Knock, Knock - Yom Kippur

No, this is not a knock, knock joke, though I wish I had one for the occasion. (I am open to suggestions.)

We have many customs which we don’t always notice though they have been passed down over the years. There is, for instance, a custom to tap (knock) lightly on our chest as we mention a list of actions we've done wrong in the past.1 It is a soft tapping that accompanies the Ashamnu2 (prayer of admission of guilt). We tap our heart with our fist. Admitting to these transgressions is the first step towards return. That light tap is a way to say to ourselves that it is we, our hearts, that have done wrong – no other. It is our responsibility.

The tapping is not the loud sound of the shofar that we hear on Rosh Hashanah. It is not a violent striking of the chest, nor is it a proud beating of the chest. It is rather a soft tapping - a personal tap. And we take care that it not be "just a tapping of the left side of our chest with your fist as we rattle off the ABCs of sin"3. It means something. It represents a process through which we endeavor to become more aware of our actions. A list of 66 actions are listed which give us the basis to become more aware of ourselves as we discuss these issues with God. Rabbi Soloveichik explains that even this admission of guilt is not just a not-to-do list but part of our process of return to be said in the form of a prayer.5 We are not brazen enough to deny our guilt nor to demand our forgiveness. We pray for forgiveness. We recognize our humanness.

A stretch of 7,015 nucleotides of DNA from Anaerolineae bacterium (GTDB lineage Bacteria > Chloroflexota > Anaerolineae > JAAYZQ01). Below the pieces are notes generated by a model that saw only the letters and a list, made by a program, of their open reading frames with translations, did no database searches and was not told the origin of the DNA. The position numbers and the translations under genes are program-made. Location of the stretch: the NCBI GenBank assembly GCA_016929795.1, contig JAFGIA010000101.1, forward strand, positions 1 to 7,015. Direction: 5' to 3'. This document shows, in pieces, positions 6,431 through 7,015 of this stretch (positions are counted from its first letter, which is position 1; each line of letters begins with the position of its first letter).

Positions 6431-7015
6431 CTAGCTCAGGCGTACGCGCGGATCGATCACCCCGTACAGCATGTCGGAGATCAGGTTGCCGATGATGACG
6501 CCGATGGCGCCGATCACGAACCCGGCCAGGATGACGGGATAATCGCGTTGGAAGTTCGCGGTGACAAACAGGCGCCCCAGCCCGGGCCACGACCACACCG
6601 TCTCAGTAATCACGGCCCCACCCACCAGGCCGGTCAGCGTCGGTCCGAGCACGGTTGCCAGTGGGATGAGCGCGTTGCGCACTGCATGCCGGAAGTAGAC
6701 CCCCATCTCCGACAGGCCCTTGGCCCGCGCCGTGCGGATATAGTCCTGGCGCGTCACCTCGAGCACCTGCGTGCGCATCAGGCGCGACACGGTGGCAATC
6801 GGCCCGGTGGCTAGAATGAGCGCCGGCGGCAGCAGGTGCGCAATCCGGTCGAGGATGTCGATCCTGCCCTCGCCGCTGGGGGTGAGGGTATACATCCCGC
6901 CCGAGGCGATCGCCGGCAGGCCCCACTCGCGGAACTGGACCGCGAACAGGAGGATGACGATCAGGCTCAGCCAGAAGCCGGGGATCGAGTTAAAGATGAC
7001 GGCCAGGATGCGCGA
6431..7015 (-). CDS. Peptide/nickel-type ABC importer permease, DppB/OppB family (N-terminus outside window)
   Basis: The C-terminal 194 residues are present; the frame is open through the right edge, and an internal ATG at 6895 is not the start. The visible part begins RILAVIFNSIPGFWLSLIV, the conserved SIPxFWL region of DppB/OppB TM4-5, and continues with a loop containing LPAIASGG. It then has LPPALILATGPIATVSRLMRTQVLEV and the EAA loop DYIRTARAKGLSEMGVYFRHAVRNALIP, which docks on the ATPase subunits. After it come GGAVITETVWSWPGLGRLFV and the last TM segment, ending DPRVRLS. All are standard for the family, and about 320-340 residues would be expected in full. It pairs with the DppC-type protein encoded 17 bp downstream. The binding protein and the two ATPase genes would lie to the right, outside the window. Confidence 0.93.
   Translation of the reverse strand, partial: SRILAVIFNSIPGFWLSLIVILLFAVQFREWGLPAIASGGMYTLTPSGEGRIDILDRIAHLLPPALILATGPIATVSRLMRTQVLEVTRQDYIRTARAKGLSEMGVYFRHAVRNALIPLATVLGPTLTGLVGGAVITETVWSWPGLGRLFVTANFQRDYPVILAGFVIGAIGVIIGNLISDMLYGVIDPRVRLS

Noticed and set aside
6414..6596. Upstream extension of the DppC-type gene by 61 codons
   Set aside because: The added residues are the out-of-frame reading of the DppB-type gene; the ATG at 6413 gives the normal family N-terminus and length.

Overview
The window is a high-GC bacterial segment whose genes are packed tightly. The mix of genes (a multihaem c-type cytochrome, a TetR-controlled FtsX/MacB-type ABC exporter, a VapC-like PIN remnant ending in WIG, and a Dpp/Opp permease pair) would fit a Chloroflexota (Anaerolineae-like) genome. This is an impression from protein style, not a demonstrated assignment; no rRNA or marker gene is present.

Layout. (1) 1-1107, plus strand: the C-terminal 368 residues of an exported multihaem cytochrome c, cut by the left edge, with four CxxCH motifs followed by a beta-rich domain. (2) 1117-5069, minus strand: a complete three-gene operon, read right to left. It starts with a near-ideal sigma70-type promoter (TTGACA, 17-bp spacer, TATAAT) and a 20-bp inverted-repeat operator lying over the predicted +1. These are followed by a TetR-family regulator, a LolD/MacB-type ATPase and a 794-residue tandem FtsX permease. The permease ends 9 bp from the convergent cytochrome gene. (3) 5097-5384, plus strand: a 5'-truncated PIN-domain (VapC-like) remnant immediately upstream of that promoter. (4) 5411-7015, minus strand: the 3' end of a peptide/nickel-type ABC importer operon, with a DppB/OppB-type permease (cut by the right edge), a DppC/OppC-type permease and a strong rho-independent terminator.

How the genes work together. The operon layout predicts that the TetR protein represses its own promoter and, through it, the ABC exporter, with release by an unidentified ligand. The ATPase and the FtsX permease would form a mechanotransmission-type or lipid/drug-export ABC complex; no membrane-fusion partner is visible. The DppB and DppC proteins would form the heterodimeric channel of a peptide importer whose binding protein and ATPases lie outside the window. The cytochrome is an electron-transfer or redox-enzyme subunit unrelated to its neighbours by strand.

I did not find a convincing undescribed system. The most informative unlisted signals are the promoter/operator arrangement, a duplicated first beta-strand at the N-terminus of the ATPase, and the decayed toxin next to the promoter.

That humanness has led us to err on occasion. Yet it is also that same humanness that can lead us forward to great heights.4 The same energies that led us to err can be re-routed to help us achieve our individual greatness. We return, as Rabbi Soloveichik points out, to that place where we had been before we erred.5 From that exalted spot we continue on our journey to being our best possible selves.

Gmar Chatima Tova.


  1. Kohellet raba 7:5
  2. Machzor(special prayer book) for Yom Kippur
  3. I liked the way this was described in Torah Tidbits – slightly adapted
  4. This is a recurring theme in the writings of Dr. Viktor Frankl and Dr. Teria Shantall
  5. Rabbi Joseph B. Soloveichik, "On Repentance" – Hebrew version p. 62, 65

Have A Great Shabbat!laughing

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